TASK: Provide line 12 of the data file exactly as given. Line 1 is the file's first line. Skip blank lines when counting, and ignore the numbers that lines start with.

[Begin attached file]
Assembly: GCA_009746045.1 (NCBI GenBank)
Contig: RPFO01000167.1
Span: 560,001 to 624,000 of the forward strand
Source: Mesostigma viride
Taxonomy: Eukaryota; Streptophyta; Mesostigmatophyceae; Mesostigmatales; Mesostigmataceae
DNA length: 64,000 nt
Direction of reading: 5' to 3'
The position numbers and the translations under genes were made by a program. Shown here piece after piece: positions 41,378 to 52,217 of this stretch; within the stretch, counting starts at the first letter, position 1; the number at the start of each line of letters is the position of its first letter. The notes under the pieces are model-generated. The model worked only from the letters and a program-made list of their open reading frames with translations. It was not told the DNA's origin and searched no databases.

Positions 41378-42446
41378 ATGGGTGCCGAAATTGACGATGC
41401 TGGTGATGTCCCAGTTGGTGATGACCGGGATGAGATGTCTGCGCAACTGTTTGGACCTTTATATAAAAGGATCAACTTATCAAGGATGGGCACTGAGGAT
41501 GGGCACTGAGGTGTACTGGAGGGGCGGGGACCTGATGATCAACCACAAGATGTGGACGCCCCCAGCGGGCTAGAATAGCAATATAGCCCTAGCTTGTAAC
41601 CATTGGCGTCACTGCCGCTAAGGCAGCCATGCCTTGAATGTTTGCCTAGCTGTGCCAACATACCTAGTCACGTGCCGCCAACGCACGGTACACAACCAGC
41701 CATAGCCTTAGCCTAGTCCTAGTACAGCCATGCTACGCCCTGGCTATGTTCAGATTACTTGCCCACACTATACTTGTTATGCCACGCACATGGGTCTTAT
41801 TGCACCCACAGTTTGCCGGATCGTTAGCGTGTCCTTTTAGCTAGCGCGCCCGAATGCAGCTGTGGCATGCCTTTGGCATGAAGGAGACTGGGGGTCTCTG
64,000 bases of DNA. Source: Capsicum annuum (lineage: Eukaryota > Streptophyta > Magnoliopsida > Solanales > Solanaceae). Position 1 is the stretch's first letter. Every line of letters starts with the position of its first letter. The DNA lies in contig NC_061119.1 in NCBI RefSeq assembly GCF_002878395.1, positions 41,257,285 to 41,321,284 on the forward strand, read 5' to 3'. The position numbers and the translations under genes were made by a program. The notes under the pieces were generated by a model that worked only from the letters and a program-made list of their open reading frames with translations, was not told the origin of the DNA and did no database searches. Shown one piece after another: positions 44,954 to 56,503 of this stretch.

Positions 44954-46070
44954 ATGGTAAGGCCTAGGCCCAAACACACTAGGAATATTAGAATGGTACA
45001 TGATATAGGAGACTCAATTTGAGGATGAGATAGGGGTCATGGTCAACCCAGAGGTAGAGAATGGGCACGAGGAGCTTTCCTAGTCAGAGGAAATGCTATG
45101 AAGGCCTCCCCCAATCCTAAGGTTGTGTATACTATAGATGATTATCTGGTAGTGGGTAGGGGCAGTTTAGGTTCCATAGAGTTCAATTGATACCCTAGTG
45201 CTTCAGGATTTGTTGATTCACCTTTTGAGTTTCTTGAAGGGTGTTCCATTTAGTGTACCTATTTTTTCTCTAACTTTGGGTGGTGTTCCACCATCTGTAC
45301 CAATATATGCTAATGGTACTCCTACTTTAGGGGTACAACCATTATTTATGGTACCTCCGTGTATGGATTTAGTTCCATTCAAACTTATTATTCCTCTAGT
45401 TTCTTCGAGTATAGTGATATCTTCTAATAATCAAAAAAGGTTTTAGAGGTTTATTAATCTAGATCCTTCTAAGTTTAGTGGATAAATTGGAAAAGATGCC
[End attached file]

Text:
41501 GGGCACTGAGGTGTACTGGAGGGGCGGGGACCTGATGATCAACCACAAGATGTGGACGCCCCCAGCGGGCTAGAATAGCAATATAGCCCTAGCTTGTAAC